1. Join Now

    AVForums.com uses cookies. By continuing to use this site, you are agreeing to our use of cookies. Learn More.

Cygnus Image Processing Lens- Anyone got one?

Discussion in 'Projectors, Screens & Video Processors' started by Oakleyspatz, Nov 17, 2004.

  1. Oakleyspatz

    Oakleyspatz
    Well-known Member

    Joined:
    Oct 9, 2004
    Messages:
    3,568
    Products Owned:
    0
    Products Wanted:
    0
    Trophy Points:
    106
    Location:
    Woking
    Ratings:
    +230
    Came across this site from an Amercian company selling a lens made especially for LCD/DLP projectors which basically splits each pixel into many sub-pixels, removing screendoor pixelation from low res pj's.
    The site seems quite old so I'm not sure if they still produce these lenses and if so, how well they work. The reviews seem excellent though !!
    Check out the site @

    www.cgns.com
     
  2. Oakleyspatz

    Oakleyspatz
    Well-known Member

    Joined:
    Oct 9, 2004
    Messages:
    3,568
    Products Owned:
    0
    Products Wanted:
    0
    Trophy Points:
    106
    Location:
    Woking
    Ratings:
    +230
    Well I've found out some interesting info. I wrote directly to the makers, Visual Systems Research, Inc. who tell me that they do indeed still make the lenses and this is the exact reply:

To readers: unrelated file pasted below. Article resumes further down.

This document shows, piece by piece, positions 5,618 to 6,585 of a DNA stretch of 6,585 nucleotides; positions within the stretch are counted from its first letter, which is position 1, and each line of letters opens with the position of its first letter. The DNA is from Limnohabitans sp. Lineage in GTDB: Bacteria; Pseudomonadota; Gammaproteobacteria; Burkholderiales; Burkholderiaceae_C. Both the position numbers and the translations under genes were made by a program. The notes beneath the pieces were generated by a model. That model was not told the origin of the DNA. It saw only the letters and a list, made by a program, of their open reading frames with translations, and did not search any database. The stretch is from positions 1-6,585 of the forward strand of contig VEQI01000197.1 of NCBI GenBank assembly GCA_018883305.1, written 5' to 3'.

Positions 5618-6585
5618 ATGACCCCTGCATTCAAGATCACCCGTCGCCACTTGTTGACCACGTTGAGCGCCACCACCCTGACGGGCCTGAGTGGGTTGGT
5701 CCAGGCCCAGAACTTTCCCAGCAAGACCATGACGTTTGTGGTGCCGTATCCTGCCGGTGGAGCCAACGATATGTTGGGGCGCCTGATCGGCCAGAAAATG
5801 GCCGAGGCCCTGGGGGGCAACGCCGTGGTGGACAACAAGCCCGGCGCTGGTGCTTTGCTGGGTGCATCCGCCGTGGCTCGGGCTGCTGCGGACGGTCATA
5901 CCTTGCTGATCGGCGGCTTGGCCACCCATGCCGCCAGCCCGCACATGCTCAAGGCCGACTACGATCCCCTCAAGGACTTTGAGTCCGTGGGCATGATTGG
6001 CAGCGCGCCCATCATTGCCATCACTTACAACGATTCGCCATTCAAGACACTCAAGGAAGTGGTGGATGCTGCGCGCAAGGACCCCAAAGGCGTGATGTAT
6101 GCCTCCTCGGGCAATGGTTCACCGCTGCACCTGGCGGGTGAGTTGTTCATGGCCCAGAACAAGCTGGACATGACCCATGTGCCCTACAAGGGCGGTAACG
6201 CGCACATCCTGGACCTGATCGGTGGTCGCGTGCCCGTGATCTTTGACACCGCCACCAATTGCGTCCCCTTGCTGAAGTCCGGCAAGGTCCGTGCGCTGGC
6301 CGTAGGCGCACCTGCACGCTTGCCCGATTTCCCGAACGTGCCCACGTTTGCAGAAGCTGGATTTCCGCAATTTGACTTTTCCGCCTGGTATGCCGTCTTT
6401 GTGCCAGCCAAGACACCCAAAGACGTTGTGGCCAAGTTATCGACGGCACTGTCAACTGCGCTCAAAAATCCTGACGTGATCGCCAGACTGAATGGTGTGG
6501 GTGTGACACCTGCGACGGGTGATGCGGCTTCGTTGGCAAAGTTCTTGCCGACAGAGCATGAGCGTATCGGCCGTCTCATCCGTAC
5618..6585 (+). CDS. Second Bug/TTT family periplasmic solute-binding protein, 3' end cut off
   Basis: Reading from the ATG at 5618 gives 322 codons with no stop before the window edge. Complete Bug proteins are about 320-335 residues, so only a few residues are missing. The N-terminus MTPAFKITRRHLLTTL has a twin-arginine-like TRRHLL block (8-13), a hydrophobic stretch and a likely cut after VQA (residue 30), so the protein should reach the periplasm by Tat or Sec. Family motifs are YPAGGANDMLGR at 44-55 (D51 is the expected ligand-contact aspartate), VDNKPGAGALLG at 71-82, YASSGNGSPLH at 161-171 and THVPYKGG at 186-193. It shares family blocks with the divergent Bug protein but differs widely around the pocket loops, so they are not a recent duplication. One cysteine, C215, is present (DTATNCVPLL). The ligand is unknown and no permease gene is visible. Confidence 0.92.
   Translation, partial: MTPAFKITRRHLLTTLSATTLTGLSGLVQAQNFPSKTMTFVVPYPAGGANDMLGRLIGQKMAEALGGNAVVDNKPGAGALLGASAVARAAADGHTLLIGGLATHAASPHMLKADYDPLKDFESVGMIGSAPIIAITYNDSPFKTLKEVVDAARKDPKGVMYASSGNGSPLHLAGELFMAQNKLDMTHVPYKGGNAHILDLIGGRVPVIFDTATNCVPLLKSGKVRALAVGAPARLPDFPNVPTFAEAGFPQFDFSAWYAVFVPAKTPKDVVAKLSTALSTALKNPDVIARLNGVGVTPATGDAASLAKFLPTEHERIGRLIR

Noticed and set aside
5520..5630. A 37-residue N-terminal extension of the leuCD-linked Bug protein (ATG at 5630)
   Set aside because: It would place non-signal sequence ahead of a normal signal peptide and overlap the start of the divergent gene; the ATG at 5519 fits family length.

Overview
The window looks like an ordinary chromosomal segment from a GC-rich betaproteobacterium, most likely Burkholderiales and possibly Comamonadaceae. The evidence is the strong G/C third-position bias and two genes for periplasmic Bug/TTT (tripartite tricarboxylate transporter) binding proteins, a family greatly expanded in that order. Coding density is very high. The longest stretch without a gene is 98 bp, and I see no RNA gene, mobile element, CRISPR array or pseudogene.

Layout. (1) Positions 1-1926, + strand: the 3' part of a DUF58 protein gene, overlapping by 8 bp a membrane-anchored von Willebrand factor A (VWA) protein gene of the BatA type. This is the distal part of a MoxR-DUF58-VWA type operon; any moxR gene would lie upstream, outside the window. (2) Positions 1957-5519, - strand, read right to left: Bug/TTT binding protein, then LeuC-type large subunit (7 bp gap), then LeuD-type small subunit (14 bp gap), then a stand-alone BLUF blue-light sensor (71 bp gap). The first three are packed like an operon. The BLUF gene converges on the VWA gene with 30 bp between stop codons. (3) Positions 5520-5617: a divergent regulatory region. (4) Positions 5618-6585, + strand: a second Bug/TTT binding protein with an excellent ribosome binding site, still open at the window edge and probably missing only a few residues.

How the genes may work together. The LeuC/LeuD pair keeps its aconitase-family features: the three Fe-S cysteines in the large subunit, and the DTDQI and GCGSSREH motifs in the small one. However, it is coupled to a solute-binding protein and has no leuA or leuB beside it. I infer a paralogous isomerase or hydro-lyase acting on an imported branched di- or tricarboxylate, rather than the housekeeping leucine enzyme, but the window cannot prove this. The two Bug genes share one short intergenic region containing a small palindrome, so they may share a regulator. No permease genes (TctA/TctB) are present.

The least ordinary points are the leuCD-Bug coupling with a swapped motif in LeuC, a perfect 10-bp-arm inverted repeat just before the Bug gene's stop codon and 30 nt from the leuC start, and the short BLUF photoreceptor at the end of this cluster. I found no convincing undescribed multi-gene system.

"Yes, the IMX processors are still available through Visual Systems Research, Inc. They are $695(£374) plus shipping for the IMX931-IMX936 models and $795( £428) plus shipping for the IMX93U universal model. Because of the Infocus 4805s recessed lens, you'd need to use the IMX93U which mounts independent of the projector. The other advantage of the IMX93U model is that if you switch to a different projector you can still use the IMX."

    This seems like a reasonable price/cost for what appears to be a real improvement on DLP projectors of VGA resolution and LCD up to XGA which displays 'screendoor' or 'chickenwire' pixelation .
    A quote from a review by Home Theatre Magazine reads:

    "My initial impression was that the IMX-VT makes LCD images look like DLP images - it turns an image with very visible pixels into an image with barely visible pixels (You can adjust it so that you see no pixels but you lose picture sharpness.) On some scenes the difference is tough to see; on scenes with motion, it’s very easy to see. Also, the bigger your picture, the bigger the difference it will make – it worked much better when we set up the Sanyo for an 8-foot picture than it did for a 5-foot picture. The IMX-VT seems to have no negative effects – the reduction in light output from the projector is negligible (not even enough to warrant readjustment of brightness and contrast controls), and a SMPTE resolution test pattern showed that there’s no loss in vertical or horizontal resolution.

    The IMX-VT definitely makes LCD projector images more filmlike. (Note that I didn’t say filmlike I said more filmlike.) I’d call it a $1,000 improvement it’s a very good deal at $695. If you’ve got an LCD projector you’re not quite satisfied with, I’d definitely recommend you check out one of these processors - it could make you happy again."